Then a month or so later, Lynda got pregnant. She and Jeremy decided, wisely, that it was not a good time to have horses. I was so confused. I didn’t know what to do. Then Jeremy said that he would find homes for them, if I wanted him to. He did that. Jack is in a wonderful home where his new owner is helping him to become the horse he was created to be. Santo, however, got killed in a horse trailer accident on the way to his new home.

Again, I was crushed, and broken hearted.

When I gave the horses to Lynda and Jeremy I gave them all the tack I had for them, too. Santo’s saddle had been hand made for him and me. I asked Lynda to keep the saddle for me if she ever had to give up Santo. When she told me about his death, I was too shaken to even think about the saddle. Later when I asked the Lord if I should ask her about the saddle, He said, “no”. I actually asked him several times over the last few months if I should ask Lynda about the saddle. Each time the answer was the same.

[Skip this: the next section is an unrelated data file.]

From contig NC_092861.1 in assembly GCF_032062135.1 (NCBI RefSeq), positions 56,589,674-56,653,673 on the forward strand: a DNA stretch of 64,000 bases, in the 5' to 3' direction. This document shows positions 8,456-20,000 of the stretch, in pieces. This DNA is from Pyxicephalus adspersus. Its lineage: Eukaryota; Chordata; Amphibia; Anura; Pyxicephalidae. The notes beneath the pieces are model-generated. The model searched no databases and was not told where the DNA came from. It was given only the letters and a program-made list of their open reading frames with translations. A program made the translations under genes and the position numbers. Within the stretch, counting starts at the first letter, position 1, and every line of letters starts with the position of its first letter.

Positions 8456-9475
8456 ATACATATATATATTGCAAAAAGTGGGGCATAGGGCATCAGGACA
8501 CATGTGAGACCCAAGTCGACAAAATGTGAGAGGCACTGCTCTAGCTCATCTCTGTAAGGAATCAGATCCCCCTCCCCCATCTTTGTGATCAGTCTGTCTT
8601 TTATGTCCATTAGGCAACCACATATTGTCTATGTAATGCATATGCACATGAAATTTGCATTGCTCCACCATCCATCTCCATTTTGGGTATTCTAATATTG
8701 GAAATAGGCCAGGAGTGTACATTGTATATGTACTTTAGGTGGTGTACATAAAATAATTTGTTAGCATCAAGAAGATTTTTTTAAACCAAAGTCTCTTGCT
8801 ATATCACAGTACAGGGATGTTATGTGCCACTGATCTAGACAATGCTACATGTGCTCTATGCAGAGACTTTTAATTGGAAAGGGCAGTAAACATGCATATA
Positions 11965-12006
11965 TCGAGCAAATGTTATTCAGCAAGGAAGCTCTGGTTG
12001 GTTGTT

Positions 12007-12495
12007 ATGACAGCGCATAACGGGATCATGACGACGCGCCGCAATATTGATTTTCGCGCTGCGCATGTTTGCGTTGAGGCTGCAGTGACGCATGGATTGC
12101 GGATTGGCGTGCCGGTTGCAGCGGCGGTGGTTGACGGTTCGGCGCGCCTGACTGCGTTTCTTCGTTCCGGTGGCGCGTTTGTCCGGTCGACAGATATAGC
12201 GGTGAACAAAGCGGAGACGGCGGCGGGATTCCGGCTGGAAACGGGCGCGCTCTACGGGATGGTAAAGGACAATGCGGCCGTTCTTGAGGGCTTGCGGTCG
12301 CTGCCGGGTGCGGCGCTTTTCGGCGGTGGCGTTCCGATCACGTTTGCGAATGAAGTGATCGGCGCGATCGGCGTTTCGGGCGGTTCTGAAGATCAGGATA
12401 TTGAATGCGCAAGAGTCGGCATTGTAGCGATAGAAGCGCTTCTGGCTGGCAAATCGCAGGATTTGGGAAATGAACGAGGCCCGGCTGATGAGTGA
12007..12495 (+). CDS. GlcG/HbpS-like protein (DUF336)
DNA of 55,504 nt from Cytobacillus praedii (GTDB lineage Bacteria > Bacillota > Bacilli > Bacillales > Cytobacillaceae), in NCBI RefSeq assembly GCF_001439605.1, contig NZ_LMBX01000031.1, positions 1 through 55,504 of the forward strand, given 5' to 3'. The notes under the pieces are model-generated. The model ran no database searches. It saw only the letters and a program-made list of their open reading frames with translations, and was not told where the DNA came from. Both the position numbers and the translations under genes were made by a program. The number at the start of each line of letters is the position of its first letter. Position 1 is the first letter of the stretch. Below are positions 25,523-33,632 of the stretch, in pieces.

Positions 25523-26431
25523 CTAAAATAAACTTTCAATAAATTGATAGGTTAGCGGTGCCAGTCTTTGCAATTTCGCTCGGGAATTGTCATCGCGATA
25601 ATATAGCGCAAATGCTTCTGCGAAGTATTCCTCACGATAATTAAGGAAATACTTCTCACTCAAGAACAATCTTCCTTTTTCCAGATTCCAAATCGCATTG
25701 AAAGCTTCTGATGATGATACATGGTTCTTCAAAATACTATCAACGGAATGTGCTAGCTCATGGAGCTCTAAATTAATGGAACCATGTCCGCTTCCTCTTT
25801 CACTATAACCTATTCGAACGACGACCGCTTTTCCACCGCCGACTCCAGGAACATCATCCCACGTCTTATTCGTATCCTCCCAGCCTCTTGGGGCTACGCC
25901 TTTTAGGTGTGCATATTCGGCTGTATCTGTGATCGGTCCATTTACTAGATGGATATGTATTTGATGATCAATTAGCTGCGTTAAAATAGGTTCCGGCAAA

Now I am living with some friends in California, helping them to move their farm to a new location where horseback riding would not only be possible, but fantastic! There are lots of horses around the new farm. Todd keeps saying that the Lord has horses in my future. So I asked Him again if I should ask Lynda again if she still had Santo’s saddle. This time the Lord said, “yes”. I sent her a text telling her I was on a new adventure in California and may have the opportunity to have horses again. Did she know what happened to Santo’s saddle?
Her text back to me is what I read when I got back to my car. It said “So exciting! Yes we do! We have everything of Santos to give back to you😀”